“He started talking to me through Snapchat, and it was an OK conversation at the start,” Glatz said. “And then he would get really mad. Like, he would send you a Snapchat and if you opened it and, like, left him on read, he would Snapchat you again, and Snapchat you again and Snapchat you again.”

Glatz described the nature of the Snapchat messages.

“A lot of them would be like, ‘Oh, you hate me.’ and ‘Just block me if you’re not going to talk to me.’ ” Glatz said. “They were just really unneeded, I guess, you would say.”

According to Glatz, Bongers became hostile each time a message did not get a response.

“Then, he would call you a bitch,” Glatz said. “And, like, all of these other things.”

Bongers then invited Glatz to attend a local fraternity party with him, stating he could get her in. Glatz then said she did not want to go to the party and was planning to go to Chuck’s, a local Hays bar, later that night. According to Glatz, Bongers would refuse to go to the local bar if she did not dance with him. The two did not see each other that night, and Bongers messaged Glatz the next day.

“He was like, ‘Why didn’t you go to that party with me?’ ” Glatz said. “And I was like, ‘Cause I didn’t want to go to that party with you. I’m fine with going to Chuck’s by myself.’ ”

As recalled by Glatz, the subject of the conversation then changed to race.

“He was like, ‘You’re just racist.’ ” Glatz said. “And I was like, ‘How am I racist?’ and he was like, ‘You’re racist against white people.’ ”

Glatz is Caucasian.

“I was like, ‘How am I racist against my own race?’ ” Glatz said. “And he was like, ‘What do you mean your own race? You’re Mexican.’ ”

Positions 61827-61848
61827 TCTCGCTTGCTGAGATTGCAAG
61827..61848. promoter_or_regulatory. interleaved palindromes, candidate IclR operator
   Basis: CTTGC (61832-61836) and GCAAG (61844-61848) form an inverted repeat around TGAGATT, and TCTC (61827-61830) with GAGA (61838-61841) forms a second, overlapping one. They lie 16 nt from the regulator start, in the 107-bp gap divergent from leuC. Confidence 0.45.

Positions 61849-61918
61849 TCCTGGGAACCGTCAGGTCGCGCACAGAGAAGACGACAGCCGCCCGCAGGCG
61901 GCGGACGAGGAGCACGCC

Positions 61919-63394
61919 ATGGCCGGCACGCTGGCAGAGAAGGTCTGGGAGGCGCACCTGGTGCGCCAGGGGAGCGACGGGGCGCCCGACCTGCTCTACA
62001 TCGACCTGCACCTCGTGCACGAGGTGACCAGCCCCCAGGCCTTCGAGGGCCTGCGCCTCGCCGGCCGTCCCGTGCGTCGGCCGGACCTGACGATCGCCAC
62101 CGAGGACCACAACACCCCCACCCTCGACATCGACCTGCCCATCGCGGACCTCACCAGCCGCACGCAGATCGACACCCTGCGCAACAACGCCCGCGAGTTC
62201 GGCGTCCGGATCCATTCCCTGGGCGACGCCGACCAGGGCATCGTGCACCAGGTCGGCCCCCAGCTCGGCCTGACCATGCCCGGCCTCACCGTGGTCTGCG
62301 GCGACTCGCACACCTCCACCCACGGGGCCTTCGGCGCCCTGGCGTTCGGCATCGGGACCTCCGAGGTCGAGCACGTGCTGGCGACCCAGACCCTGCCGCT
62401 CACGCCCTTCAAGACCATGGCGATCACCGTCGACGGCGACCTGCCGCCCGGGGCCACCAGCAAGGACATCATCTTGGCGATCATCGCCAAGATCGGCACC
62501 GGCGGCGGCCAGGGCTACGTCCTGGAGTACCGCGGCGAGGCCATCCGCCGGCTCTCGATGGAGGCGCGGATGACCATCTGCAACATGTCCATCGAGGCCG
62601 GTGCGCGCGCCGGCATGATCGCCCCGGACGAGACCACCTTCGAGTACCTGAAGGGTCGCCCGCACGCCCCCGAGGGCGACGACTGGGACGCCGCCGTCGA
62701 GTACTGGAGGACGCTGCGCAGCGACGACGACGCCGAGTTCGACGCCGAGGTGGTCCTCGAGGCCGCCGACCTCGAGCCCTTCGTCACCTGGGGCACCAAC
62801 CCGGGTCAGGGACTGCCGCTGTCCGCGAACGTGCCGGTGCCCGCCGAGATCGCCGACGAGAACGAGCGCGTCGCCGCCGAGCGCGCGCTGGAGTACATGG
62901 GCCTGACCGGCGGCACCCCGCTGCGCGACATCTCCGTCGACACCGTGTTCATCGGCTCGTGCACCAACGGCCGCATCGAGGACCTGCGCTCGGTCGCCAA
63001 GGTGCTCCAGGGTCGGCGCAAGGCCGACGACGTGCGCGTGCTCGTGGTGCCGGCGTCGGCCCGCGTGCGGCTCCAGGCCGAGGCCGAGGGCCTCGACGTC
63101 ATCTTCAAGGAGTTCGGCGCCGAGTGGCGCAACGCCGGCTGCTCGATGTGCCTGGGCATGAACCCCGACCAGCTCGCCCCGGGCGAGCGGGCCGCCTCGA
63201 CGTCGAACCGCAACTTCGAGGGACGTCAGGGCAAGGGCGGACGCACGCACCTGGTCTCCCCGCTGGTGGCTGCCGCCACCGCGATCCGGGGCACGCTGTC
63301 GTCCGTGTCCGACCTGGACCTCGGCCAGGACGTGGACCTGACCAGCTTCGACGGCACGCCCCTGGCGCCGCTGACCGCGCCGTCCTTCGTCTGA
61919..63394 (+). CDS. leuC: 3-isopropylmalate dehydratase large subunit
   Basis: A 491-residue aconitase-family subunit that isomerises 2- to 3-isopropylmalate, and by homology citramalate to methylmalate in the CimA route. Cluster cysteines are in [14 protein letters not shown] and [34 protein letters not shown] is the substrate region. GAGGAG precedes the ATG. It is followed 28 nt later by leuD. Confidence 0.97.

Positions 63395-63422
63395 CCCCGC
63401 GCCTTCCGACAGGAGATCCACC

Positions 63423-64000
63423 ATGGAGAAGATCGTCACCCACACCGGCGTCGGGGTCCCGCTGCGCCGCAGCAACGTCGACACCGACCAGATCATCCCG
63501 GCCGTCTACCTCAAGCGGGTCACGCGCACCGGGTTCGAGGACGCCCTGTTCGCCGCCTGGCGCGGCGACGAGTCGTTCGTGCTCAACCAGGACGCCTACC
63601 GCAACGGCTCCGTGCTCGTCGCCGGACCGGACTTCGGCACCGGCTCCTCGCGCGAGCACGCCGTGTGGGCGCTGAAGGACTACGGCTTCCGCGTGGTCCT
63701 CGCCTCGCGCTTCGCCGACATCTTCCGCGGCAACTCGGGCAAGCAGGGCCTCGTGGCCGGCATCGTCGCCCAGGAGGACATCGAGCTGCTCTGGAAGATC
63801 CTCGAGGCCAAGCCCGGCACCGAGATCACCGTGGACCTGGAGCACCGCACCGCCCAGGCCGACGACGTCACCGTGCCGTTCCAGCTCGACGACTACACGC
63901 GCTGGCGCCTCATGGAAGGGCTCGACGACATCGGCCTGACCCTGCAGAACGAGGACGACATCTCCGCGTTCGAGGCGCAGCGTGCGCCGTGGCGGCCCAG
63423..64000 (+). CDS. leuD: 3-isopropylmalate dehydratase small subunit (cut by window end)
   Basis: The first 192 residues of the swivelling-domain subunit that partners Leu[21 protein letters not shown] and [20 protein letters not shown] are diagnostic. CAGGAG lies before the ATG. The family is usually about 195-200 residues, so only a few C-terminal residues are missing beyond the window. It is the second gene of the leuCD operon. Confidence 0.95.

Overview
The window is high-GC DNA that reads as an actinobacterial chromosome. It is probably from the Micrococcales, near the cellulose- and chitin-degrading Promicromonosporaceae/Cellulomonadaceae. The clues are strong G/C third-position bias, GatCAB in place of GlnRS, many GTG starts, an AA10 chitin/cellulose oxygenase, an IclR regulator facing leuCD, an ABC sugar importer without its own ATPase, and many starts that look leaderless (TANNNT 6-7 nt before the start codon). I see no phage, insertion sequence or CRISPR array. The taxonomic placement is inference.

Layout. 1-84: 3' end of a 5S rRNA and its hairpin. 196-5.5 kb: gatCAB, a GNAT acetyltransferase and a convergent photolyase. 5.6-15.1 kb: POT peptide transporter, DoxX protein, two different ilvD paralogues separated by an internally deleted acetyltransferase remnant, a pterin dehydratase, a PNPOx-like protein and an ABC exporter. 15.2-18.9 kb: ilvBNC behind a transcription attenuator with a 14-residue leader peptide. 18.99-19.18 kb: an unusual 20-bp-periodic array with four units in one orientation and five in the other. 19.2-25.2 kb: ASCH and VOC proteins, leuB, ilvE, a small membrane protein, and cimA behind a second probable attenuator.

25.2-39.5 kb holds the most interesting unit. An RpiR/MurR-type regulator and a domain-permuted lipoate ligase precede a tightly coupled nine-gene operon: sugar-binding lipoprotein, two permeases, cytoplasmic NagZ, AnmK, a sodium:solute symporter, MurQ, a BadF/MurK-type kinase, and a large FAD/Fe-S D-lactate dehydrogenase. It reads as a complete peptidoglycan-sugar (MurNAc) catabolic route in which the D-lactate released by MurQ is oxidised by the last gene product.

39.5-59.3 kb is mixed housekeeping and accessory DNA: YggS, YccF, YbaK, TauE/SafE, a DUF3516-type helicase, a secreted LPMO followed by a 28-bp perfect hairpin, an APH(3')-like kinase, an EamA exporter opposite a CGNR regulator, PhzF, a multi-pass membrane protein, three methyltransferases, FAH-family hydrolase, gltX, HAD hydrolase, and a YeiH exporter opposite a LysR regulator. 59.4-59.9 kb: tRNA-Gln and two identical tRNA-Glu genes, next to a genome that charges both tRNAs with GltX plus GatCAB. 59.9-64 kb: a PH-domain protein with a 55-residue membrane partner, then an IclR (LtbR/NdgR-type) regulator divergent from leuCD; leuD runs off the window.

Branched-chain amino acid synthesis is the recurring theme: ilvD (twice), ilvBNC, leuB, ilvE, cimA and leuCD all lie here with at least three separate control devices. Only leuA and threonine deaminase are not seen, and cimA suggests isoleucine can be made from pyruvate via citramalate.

Glatz is originally from New Mexico, which she said came up during one of their first conversations. According to Glatz, Bongers continued to accuse her of being racist while calling her several obscene names, which eventually led to Glatz blocking Bongers on Snapchat.

Glatz eventually came into contact with Bongers on social media again, this time on Instagram.

“I posted a video on Instagram, and he was like, ‘You’re hot, bud. But you have a crap personality.’ ” Glatz said. “And I was like, ‘It’s just because I blocked you that you think this.’ ”

When Glatz wanted to retrieve the Instagram messages, she said she noticed the account had been deleted.

Bongers has been arrested on two occasions, once on Feb. 23, 2017, and again on April 5, 2017, according to arrest logs on Salina Post. According to the Saline County Jail, charges included criminal trespassing, stalking and reckless conduct causing fear.

At this time, all allegations involving current or former FHSU students stem from online and social media posts. Multiple online posts from those interviewed for this story and others have been shared with Tiger Media Network. Numerous other online interactions with Bongers from other sources have been posted on social media as well in public platforms. No physical confrontations have been reported.

According to the FHSU Division of Student Affairs, Bongers was enrolled as a student for the Fall 2018 semester; however, Bongers is not currently enrolled for Spring 2019 courses.

Attempts to reach out to Bongers and his family for comment were unsuccessful.

FHSU University Police are aware of the allegations but mentioned Bongers faces no formal charges. The Office of General Counsel could not legally comment on the situation due to student confidentiality.

The University Compliance Office was also unable to release any public information. However, they do encourage students to report any similar concerns or complaints to (785) 628-4175.

For more on staying safe online, visit this link.

Tiger Media Network’s Justin Sabata and Lexi Gross contributed to this report.